- Empathy. The best customer service agents are those who are able to put themselves into customers' shoes and understand exactly what they want and need. When customers get the sense that companies don’t care, they are going to take their business elsewhere. When they get great service and feel understood, they are more likely to remain as customers.
Customer Service Salary and Job Growth
According to PayScale, the median annual salary for a customer service agent at the time of publication is $36,612, or $13.52 per hour. The Bureau of Labor Statistics reports similar earnings, with a median salary of $32,890 per year, or $15.81 per hour. This means half of customer service agents earned more, and half earned less. The highest paid 10 percent of agents earn more than $26.12 per hour, while the lowest paid 10 percent earn less than $10.27 per hour. In some cases, hourly earnings may be increased by bonuses and commissions; according to PayScale, on average, customer service representatives earn an additional $3,000 per year in extra compensation.
Customer service agent salaries are also influenced by the industries in which they work. According to the BLS, the highest-paid customer service reps work in wholesale trade and earn $18.06 per hour, followed closely by those in the insurance industry, who earned an average of $17.57 per hour. The retail trade has the lowest paid agents, earning an average of $12.37 per hour.
One thing that doesn’t influence the pay of customer service agents is their experience. While there is a slight positive correlation between years of experience and salary, PayScale reports that there is only about a 15 percent difference in pay between entry level agents and those with 20 years or more of experience. On average, entry level agents earn about $28,000 per year, and experienced agents earn $35,000 per year. That being said, it is rare to find a customer service agent with that much experience, as most move on to other positions, or into management roles, as they gain experience in the field.
The BLS projects a 5 percent growth rate in customer service by 2026, which is slightly slower than average. Much of the growth will be in call centers – the BLS predicts that 36 percent of all new jobs in customer service will be in these centers as businesses shift sales and service operations to consolidated centers. Many companies are opting to outsource their customer service operations to a professional services company to free up staff for other projects or because they aren’t able to provide excellent service on their own.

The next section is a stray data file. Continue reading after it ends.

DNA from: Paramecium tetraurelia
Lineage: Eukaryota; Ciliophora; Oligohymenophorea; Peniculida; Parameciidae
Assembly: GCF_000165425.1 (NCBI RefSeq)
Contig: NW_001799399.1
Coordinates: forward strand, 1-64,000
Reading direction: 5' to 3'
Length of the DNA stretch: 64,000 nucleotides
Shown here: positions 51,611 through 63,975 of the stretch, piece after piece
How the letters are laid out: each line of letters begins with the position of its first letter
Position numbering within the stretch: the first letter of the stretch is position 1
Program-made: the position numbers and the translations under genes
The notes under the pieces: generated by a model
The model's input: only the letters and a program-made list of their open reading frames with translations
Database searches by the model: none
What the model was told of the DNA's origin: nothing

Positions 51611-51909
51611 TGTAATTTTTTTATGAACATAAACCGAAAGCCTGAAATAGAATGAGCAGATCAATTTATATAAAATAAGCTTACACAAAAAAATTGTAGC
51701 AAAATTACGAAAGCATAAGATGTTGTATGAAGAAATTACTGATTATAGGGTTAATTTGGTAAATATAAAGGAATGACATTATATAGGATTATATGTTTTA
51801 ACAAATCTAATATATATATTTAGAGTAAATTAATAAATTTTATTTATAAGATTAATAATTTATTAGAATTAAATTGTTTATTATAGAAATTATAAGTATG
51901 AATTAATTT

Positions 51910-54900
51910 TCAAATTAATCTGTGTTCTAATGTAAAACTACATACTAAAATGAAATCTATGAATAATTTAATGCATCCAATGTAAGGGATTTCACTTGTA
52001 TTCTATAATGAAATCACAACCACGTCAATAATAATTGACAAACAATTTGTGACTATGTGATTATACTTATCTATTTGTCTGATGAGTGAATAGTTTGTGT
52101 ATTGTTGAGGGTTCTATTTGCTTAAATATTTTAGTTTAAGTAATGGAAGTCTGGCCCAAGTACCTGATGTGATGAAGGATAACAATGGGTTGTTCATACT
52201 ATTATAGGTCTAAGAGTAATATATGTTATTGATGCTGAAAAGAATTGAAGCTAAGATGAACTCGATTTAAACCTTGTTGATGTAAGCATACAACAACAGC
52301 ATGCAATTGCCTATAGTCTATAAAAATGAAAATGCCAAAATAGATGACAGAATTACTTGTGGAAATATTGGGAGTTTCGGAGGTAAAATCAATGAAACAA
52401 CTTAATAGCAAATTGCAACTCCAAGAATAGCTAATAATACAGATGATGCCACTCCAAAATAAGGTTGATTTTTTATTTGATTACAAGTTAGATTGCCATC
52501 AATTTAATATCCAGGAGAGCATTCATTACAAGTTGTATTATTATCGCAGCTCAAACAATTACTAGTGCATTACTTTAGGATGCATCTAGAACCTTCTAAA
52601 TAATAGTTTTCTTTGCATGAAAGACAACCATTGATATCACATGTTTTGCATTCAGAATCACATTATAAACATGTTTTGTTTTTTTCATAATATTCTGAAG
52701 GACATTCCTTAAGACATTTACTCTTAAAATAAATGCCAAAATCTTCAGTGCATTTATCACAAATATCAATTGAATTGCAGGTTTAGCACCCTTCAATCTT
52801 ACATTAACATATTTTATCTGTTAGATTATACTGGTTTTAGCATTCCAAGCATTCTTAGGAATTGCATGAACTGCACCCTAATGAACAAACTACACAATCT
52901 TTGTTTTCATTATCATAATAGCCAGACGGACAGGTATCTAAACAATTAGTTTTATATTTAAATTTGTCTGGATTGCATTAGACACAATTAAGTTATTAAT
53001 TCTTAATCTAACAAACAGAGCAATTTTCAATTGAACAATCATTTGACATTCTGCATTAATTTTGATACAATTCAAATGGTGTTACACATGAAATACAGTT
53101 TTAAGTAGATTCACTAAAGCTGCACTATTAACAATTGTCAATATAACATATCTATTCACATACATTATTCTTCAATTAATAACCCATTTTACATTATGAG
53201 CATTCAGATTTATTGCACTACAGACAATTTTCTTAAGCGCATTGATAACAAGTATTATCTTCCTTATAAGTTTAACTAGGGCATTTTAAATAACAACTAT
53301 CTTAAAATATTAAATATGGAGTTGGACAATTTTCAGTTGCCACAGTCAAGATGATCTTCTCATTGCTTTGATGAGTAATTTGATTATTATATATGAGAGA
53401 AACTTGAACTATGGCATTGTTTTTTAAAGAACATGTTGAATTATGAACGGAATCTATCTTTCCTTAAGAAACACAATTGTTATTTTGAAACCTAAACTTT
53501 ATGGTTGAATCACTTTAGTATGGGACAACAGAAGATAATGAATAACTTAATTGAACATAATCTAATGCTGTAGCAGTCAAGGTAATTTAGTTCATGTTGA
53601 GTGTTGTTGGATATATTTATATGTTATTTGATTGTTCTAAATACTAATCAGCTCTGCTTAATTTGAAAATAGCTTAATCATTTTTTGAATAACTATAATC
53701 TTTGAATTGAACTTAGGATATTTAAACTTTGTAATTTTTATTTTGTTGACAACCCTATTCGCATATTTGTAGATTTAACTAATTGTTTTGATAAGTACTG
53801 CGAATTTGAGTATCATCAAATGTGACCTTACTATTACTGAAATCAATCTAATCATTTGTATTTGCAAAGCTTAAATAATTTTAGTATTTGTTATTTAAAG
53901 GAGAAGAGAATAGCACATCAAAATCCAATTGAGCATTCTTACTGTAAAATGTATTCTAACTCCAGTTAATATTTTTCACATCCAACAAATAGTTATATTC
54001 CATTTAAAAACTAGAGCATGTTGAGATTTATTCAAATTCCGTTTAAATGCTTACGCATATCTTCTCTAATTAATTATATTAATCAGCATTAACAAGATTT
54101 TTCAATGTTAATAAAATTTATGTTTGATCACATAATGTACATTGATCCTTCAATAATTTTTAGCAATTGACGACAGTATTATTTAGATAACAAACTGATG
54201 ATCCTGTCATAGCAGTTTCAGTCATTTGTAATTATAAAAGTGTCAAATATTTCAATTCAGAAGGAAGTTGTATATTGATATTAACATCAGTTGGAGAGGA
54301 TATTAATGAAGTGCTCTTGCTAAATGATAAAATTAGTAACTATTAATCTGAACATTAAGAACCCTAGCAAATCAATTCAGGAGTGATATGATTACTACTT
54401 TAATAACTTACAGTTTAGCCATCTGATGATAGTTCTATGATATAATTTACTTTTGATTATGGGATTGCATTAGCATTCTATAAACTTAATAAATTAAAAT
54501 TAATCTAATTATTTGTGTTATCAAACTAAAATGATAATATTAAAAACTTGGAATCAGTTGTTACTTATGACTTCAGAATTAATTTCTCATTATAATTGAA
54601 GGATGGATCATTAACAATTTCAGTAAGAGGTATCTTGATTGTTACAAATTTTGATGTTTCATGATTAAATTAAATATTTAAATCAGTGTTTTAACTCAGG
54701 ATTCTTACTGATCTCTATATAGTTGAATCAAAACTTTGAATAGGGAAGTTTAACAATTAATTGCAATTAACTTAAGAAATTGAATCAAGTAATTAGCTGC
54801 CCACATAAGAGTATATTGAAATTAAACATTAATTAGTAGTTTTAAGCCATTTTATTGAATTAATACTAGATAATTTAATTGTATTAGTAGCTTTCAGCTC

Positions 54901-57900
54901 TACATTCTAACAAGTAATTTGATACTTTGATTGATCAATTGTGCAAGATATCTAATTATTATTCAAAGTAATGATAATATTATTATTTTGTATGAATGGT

However, the industry is also likely to be affected by companies switching to internet-based and voice-response self-service systems. As more customers are able to solve problems themselves without actually speaking to someone, the need for customer service agents will decline. Many businesses are trimming down their customer service departments, keeping only a portion of the staff to handle queries that cannot be managed by the self-service options.
- Talk Desk: 4 Most Important Call Center Customer Service Representative Qualities
- PayScale.com: Customer Service Representative (CSR) Salary
- eMarketer: Can Companies Keep Up with Soaring Customer Expectations?
- Bureau of Labor Statistics Occupational Outlook Handbook: Customer Service Representatives
- Workable: Customer Service Representative Job Description
An adjunct instructor at Central Maine Community College, Kristen Hamlin is also a freelance writer and editor, specializing in careers, business, education, and lifestyle topics. The author of Graduate! Everything You Need to Succeed After College (Capital Books), which covers everything from career and financial advice to furnishing your first apartment, her work has also appeared in Young Money, Lewiston Auburn Magazine, USA Today, and a variety of online outlets. She's also been quoted as a career expert in many newspapers and magazines, including Cosmopolitan and Parade. She has a B.A. in Communication from Stonehill College, and a Master of Liberal Studies in Creative Writing from the University of Denver.